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Examine if Rolle’s Theorem is applicable to following function:
$f\left( x \right)=\left[ x \right]$ for$x\in \left[ 5,9 \right]$
Can you say something about the converse of Rolle’s Theorem from these functions?

Last updated date: 23rd Jul 2024
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Hint: To check that the given function follows Rolle's Theorem or not, we will use the conditions of Rolle ’s Theorem one by one. If the given function satisfies all the conditions of Rolle’s Theorem, then the function holds the Rolle’s Theorem or not. And to check the converse of Rolle’s theorem, by using the condition of Rolle’s Theorem in reverse.

Complete step-by-step solution:
Since, the function is given in the question as:
$\Rightarrow f\left( x \right)=\left[ x \right]$ such that $x\in \left[ 5,9 \right]$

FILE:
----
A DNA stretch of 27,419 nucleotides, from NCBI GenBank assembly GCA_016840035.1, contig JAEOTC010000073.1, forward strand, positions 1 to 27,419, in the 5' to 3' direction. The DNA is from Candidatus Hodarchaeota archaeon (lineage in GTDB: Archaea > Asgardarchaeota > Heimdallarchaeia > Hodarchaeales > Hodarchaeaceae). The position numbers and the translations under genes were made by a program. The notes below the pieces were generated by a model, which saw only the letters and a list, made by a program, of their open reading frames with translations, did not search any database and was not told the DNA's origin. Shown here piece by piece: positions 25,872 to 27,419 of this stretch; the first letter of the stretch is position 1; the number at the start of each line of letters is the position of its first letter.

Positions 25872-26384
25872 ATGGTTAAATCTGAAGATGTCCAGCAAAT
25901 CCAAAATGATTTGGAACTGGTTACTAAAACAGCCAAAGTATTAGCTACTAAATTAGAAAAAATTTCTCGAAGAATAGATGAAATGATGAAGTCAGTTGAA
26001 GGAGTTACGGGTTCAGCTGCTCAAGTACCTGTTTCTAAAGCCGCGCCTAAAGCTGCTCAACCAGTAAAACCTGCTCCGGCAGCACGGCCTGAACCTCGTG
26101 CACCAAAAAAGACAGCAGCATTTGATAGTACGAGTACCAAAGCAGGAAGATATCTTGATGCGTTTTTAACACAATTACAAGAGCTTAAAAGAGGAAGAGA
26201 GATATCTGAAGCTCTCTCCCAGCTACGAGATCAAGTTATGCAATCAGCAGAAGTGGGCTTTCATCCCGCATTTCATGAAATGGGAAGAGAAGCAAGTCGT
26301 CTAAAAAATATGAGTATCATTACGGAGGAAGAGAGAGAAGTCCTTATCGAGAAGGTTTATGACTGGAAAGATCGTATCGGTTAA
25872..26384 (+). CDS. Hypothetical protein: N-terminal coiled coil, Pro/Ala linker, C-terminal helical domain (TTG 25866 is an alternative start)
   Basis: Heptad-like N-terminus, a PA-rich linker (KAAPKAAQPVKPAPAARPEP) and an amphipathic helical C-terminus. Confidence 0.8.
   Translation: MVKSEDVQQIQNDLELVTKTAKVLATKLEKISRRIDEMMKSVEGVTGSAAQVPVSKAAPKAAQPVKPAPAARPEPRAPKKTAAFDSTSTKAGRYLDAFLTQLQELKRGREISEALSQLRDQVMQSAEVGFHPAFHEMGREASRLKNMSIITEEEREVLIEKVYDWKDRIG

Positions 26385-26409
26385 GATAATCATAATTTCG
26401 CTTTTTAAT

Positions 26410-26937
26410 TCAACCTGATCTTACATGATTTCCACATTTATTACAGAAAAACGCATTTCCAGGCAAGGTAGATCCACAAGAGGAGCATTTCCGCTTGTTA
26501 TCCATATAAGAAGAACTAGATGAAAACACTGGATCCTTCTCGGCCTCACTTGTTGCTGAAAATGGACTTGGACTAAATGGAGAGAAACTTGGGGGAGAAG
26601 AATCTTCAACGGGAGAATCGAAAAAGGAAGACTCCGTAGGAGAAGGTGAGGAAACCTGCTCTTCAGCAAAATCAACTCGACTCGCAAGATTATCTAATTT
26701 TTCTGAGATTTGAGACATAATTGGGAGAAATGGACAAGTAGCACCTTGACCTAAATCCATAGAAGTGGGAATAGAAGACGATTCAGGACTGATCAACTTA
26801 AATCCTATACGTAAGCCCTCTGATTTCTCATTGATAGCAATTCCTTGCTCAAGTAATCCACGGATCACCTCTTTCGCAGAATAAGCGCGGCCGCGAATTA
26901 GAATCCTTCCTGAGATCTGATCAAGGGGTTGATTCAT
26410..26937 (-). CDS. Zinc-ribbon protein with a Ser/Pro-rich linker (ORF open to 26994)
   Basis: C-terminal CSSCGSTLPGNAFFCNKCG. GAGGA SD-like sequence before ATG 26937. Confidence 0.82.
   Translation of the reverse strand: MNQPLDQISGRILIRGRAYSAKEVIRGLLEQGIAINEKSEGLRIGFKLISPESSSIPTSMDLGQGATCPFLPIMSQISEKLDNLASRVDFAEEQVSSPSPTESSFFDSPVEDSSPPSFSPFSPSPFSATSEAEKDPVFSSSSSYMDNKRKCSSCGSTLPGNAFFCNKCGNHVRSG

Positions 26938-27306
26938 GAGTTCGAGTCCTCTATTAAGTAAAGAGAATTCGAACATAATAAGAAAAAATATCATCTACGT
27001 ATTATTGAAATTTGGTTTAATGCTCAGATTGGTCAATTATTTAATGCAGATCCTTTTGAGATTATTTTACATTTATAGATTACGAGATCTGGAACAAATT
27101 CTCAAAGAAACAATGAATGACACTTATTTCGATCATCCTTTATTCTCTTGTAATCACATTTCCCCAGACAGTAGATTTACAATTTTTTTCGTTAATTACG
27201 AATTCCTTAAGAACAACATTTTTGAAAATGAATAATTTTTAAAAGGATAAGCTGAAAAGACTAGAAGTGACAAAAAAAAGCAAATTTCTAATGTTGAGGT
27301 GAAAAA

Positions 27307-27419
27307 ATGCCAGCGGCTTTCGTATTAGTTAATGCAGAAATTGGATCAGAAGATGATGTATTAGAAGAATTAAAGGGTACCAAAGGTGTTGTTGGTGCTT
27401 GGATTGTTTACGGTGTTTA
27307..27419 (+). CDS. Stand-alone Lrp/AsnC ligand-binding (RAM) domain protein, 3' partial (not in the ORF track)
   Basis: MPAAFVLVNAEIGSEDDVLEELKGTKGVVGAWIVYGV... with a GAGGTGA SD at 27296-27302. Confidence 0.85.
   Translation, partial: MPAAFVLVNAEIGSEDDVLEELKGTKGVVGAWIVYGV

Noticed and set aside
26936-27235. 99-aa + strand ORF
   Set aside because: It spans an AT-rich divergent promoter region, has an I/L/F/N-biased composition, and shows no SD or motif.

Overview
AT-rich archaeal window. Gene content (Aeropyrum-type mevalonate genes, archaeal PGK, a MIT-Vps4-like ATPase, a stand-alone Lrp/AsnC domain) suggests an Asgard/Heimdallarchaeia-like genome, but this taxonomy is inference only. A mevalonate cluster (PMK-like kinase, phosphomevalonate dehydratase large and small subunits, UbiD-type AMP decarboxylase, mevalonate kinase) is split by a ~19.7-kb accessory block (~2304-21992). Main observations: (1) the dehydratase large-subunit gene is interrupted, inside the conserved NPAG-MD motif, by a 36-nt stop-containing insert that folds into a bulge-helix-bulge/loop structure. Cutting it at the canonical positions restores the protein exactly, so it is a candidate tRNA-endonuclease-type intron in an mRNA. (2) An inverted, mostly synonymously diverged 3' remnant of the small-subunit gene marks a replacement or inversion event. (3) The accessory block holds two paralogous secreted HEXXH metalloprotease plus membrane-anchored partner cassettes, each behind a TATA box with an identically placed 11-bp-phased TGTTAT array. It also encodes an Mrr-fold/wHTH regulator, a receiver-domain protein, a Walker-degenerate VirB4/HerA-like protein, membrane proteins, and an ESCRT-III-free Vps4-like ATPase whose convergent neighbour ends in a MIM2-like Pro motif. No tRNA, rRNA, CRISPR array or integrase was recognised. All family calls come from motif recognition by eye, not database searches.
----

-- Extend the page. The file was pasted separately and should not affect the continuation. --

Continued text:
As we know that the greatest integer function is not a continuous function for any values belonging to $x$. We can clearly understand its diagram.
Since, the first condition of Rolle’s Theorem is that the function should be a continuous function over a closed interval, is not fulfilled by the given greatest integer function. So, we can say that the given greatest integer function does not satisfy the first condition of theorem, there is no need to proceed further to check another conditions of Rolle’s theorem to verify the function $f\left( x \right)=\left[ x \right]$ for$x\in \left[ 5,9 \right]$.
Since, the given function does not satisfy Rolle's Theorem. So, no need to check the converse of Rolle’s Theorem also.
Hence, the given function does not follow Rolle's Theorem.

Note: Here are the conditions of the Rolle’s Theorem as:
1. Function should be continuous on a closed interval.
2. Function should be differentiable on an open interval.
3. If $f\left( a \right)=f\left( b \right)$, there exists some $c$ belonging to the interval such that $f'\left( c \right)=0$.
If the function follows the first condition then go for second and third conditions.